Bosporus bŏs´pərəs [key] or Bosphorus–pərəs [key] [Gr.,=ox ford, in reference to the story of Io], Turk. Boğaziçi, strait, c.20 mi (30 km) long and c.2,100 ft (640 m) wide at its narrowest, separating European from Asian Turkey and joining the Black Sea with the Sea of Marmara. İstanbul straddles the Bosporus. At its narrowest point stand two famous castles: Anadolu Hisar (1390) on the Asian side and Rumeli Hisar (1452) on the European side. With the Dardanelles, the Bosporus connects the Black Sea with the Mediterranean; it is thought to have been a dry riverbed as recently as 7,600 years ago. The July 15th Martyrs Bridge (formerly the Bosporus Bridge; a suspension bridge) opened in 1973. A second suspension bridge, the Fatih Sultan Mehmet Bridge, was completed in 1988, a railroad tunnel under the strait opened in 2013, and a third bridge, the Yavuz Sultan Selim Bridge, a hybrid cable-stayed suspension bridge, opened in 2016; all are in İstanbul. In 2011 the Turkish government proposed building a canal parallel to the Bosporus to reduce the shipping congestion in the strait.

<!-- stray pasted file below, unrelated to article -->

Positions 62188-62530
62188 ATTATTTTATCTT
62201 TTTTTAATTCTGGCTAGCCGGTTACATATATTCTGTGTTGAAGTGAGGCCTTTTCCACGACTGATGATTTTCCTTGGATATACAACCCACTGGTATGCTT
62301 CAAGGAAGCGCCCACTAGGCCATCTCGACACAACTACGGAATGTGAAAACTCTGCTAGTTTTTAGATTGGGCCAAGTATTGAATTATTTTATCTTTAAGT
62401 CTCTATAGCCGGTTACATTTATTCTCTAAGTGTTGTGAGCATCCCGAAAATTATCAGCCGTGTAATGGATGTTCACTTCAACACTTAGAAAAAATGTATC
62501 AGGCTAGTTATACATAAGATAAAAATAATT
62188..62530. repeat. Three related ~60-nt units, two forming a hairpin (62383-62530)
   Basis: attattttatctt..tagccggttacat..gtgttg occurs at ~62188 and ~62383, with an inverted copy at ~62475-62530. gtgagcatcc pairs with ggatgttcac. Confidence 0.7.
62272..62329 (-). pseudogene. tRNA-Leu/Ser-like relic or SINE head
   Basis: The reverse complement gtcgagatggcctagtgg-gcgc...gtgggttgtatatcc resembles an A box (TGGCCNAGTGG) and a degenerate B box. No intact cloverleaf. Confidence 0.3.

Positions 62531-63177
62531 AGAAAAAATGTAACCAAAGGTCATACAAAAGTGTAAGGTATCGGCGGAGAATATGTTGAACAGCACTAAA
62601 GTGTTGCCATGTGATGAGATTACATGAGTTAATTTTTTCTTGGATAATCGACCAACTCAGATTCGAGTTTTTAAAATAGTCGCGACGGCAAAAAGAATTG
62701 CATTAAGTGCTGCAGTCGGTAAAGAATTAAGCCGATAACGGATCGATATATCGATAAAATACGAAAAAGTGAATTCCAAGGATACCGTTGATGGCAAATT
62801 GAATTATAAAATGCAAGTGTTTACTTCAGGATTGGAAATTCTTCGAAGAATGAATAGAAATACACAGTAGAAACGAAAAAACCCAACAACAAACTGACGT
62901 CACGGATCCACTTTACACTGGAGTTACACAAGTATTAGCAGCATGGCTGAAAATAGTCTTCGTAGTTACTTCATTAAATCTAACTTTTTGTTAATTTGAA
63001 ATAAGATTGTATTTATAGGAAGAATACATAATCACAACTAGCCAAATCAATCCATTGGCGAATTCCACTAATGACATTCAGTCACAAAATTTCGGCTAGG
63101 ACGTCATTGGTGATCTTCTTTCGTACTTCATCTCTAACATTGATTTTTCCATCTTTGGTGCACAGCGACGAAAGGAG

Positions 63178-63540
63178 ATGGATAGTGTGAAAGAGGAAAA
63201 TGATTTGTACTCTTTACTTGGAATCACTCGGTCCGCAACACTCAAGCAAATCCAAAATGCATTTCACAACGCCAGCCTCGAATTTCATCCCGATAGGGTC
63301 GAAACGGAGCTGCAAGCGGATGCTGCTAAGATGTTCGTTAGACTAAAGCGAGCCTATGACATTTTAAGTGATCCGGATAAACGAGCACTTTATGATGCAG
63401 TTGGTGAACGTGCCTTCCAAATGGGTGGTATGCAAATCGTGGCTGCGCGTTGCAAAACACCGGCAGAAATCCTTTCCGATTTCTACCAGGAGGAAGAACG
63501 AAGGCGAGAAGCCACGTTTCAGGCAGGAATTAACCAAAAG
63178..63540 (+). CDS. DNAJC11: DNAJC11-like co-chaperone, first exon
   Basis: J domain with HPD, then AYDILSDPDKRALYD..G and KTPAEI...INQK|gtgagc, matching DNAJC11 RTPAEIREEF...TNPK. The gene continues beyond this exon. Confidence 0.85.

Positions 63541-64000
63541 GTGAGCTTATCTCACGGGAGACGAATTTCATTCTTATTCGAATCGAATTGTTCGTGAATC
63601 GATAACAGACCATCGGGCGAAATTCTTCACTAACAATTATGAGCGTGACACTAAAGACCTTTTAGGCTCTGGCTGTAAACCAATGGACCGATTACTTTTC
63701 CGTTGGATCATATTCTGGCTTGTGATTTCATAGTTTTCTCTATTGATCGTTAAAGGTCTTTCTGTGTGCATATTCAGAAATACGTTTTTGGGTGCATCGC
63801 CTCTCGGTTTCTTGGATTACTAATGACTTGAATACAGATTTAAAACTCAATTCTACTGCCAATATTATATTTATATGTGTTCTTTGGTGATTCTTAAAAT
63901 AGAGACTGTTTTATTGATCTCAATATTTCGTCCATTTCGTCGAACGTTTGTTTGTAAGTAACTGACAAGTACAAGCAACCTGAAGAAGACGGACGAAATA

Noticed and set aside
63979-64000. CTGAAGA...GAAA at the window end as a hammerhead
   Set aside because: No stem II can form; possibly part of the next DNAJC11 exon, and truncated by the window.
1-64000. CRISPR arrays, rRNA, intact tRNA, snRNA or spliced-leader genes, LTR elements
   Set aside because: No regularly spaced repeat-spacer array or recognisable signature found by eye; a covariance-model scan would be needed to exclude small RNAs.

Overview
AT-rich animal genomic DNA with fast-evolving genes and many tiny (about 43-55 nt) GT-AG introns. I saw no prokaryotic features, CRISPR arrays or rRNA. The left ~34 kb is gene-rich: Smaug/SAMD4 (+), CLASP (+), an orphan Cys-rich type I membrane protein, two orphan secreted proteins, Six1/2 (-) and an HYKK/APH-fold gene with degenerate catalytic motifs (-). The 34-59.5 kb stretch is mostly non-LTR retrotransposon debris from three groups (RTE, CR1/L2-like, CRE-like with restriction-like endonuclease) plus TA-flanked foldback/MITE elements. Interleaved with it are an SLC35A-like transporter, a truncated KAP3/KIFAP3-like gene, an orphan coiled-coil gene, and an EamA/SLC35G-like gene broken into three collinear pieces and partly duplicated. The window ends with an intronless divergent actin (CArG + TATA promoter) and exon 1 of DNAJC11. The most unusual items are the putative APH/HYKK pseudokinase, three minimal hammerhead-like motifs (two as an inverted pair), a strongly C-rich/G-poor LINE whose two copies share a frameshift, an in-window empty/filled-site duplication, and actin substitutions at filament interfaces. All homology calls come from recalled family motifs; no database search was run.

The Columbia Electronic Encyclopedia, 6th ed. Copyright © 2012, Columbia University Press. All rights reserved.
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